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Reality Based Training v/s Martial Arts

I teach self-protection skills to those that wish to decrease their chances of encountering violence, and increase their chances of thinking and moving quickly if they do. I am a former professional martial arts instructor, and martial arts are still a part of my life--a huge part, actually.

I teach self-protection and (on occasion) martial arts, but there is a difference between learning a martial art and learning reality based self-protection and hand-to-hand combat. I can teach someone my system of Arnis (a Filipino weapon system) or Kung-Fu (Chinese boxing) in about four years...with a diligent training regimen. I can teach my system of Personal Self Protection in about eight hours of intensive training!

How is this possible, you ask? Here is the difference. My martial arts systems have made me an effective fighter, but being able to fight well actually has very little to do with my overall safety. I am much safer by learning warning signs of aggression, body language cues, situational awareness, de-escalation, and mental preparation methods. I must also learn how to harm someone very quickly, if necessary, but these moves are learned, not as my go-to plan...but as a safety net if my go-to plan fails. Both the mental and physical methods of self-protection are necessary, but the physical component comes well after the mental. This is always the way training is approached by security professionals and police officers that deal with a potentially violent world.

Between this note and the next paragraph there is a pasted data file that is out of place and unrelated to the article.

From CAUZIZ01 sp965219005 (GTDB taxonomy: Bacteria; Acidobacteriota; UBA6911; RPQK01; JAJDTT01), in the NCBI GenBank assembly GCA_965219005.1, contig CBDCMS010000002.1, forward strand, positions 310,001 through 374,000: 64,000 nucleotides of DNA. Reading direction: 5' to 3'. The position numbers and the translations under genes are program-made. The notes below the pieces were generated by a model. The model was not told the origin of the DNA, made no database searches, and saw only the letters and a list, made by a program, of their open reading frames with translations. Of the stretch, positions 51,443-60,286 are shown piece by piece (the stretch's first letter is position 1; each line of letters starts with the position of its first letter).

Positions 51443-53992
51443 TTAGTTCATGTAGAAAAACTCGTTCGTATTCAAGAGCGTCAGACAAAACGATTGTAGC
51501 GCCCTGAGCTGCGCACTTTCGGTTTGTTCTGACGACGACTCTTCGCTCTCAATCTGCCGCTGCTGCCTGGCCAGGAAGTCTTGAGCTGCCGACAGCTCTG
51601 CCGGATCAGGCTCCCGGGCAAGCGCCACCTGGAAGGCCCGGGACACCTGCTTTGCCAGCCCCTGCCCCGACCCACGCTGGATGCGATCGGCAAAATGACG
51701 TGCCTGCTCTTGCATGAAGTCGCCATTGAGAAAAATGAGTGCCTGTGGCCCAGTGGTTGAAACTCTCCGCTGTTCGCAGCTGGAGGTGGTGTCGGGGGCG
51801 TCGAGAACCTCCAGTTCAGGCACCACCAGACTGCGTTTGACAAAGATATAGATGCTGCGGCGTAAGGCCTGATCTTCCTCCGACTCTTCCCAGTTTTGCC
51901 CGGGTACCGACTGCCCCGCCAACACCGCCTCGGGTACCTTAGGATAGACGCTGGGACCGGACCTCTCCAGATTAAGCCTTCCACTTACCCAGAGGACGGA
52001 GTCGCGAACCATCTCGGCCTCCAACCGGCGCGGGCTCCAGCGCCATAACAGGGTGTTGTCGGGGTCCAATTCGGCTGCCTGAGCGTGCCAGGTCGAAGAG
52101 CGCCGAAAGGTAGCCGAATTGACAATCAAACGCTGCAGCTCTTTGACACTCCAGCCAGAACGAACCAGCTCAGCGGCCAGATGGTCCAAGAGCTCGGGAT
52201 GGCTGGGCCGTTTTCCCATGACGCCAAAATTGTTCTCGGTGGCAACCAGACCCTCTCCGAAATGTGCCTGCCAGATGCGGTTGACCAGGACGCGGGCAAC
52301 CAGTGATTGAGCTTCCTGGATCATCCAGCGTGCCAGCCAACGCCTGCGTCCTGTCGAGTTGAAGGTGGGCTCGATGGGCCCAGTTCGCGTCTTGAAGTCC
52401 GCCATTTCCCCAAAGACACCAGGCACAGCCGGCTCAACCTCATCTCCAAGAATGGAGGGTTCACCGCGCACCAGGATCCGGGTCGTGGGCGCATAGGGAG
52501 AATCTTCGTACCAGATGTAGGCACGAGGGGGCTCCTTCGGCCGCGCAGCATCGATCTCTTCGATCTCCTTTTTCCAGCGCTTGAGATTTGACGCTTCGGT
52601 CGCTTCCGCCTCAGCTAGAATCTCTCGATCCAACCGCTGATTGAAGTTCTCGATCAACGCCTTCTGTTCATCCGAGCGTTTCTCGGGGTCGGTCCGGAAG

When we only train in the martial arts as a solution for violence, we are missing the point. Avoidance is the key to long-term survival! Always! No matter how good I get at fighting, I will eventually lose. Everyone will. Losing, however, is a luxury martial artist in the studio have...because we shake hands after it is over. There are rules to keep us safer. A fight on the street or in my home however is a very real danger. I must employ all of my resources, and never face a person on equal terms. That just does not make sense. What really works is this:

~~Pay attention to your surroundings. Learn the Cooper Color Codes, and adhere to them.

~~Project confidence, especially when unsure. Try this in a mirror if necessary. It will become more natural with self-protection training. This alone will deter a huge percentage of potential trouble.

~~Learn patterns of behavior that are cause for alarm.

~~Practice sensible responses to "testing" comments and gestures. This is particularly important for women.

~~Trust your gut, and play a "What if..." game for fearful situations. "If these guys walk around this next corner after I do, I will walk into the coffee shop and call my friend. That way I will be in a crowd, and can watch what they do through the window." Think about what might happen and develop a plan.

~~Have a go-to weapon. Tactical flashlights are good for an agile, scrappy person. Pepper sprays are extremely effective weapons. Tactical pens and "kubotans" are amazing tools. Knives are extremely effective as well, but need a bit more attention...and mistakes are permanent. Stun guns are fantastic contact distance weapons. Firearms are the most effective weapons we can own, but they tend to narrow a person's focus and training. They affect a person's lifestyle and limit where we can go. Plus they are a huge responsibility.

~~Learn very direct, very efficient strikes, blocks and moves. I teach eight moves in my basic class. It is important to use body language to give a false sense of security to your opponent whenever possible. This is as simple as raising your hands in front of you...palms out.

These "tactical" components to dealing with potentially aggressive people create a very hard to surprise 'target' that is ready for just about anything...including hand to hand combat. If you learn and adhere to some basic can be relaxed, prepared, and safe.

Personal Self Protection: Training and Education, for life.

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